Feed Bites

Getting Rid of Cows Is Not the Solution

Written by: Sarah Novak   |   April 1, 2021

Sustainability, Dairy, Co-products

Chickens

I grew up in Wisconsin and as a child, vacation meant going to my grandparents’ dairy farm in Prairie du Chien to help bale (really stack) hay or feed calves. The summer after my freshman year of college, I woke up at 4:30 a.m. to drive 30 minutes to work on a dairy farm – for free! So, my love for dairy farms, dairy cows and milk, cheese and ice cream runs deep. When I saw the article, “Removal of dairy cows may reduce essential nutrient supply with little effect on greenhouse gas emission,” I knew I had to read it.

You’ve seen the false headlines: if we just eliminate meat, milk and egg consumption, we could save the planet. Some claim that we can simply grow more nuts, veggies and fruits on the land that is currently used for livestock and poultry production and we can make a big environmental impact. Well, I’m glad Drs. Liebe, Hall and White took the time to research this theory.

They modeled three different scenarios – depopulation (i.e., remove all U.S. dairy cows immediately), current management (i.e., keep the number of cows in the U.S., but export 100% of the milk) and retirement (i.e., the cows would be “retired” to a pasture-based system but the country would reduce the numbers that could be supported by available pastureland). They looked at the impact these scenarios would have on land use, greenhouse gas (GHG) emissions and nutrient availability for people.

Today, the U.S. dairy industry contributes about 1.58% of the total U.S. GHG emissions. For reference, according to the U.S. Environmental Protection Agency, agriculture accounts for 9.9% of the GHG emissions in the country; and dairy is responsible for 16% of the total agricultural emissions, so 1.58% of the total U.S. GHG emissions.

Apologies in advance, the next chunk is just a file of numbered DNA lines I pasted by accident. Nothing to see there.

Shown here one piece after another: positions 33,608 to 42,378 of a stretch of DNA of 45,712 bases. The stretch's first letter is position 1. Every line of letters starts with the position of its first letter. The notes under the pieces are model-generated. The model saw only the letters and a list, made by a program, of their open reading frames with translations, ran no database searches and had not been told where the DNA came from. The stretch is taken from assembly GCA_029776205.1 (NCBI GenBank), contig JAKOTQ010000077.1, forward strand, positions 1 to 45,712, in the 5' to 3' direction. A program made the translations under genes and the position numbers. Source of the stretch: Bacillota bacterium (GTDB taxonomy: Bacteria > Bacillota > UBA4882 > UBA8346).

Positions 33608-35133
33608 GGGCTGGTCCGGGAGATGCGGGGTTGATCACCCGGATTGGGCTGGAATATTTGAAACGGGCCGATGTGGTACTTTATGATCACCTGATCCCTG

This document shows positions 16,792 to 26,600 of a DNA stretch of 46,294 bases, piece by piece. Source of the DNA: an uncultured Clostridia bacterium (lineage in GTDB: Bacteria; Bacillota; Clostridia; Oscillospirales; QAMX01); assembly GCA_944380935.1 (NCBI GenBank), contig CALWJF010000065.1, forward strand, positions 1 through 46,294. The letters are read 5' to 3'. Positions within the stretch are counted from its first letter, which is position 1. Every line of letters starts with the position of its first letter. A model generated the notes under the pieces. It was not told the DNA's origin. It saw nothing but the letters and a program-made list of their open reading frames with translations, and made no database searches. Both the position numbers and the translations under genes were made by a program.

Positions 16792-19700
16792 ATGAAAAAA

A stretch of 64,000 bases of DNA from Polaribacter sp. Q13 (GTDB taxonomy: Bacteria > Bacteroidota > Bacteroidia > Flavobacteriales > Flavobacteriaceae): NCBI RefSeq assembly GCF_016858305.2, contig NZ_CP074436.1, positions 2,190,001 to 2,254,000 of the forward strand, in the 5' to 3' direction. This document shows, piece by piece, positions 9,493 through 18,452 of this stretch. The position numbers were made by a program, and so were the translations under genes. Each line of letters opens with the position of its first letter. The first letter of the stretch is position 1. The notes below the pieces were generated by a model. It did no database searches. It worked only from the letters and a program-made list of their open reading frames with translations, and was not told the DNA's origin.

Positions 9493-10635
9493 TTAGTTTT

Dairy also supplies the protein requirements of 169 million people, the calcium requirements of 254 million people and the energy requirements of 71.2 million people. In addition, dairy foods are a valuable source of vitamins A, D, B12, riboflavin and choline for people. So, making a change to eliminate dairy cows wouldn’t just impact GHG emissions – it would impact how we feed people. Also, eliminating dairy production impacts fertilizer sourcing (since manure is used as fertilizer) and deposition of by-product feeds (i.e., the use of products like citrus pulp or corn gluten feed).

Sarah Novak's grandparents' dairy farm.

As expected, the researchers found that GHG emissions were unchanged in a current management scenario of exporting dairy, but resulted in decreased nutrient availability for U.S. consumers. In the retirement scenario, GHG emissions declined 11.97% and all 39 nutrients considered in human diets decreased. In the depopulation scenario, GHG emissions declined 7.2%, although 30 of the 39 nutrients increased, several of the essential nutrients declined.

The overall results of the study suggest that the removal of dairy cows in the United States would only reduce GHG emissions by 0.7% and would decrease the available supply of essential nutrients for the human population. 

Tonight at dinner, I won’t feel bad about having a glass of milk, adding cheese and sour cream on my tacos, and walking to get ice cream at the local ice cream parlor with my kids because I know dairy is a sustainable source of vital nutrition.

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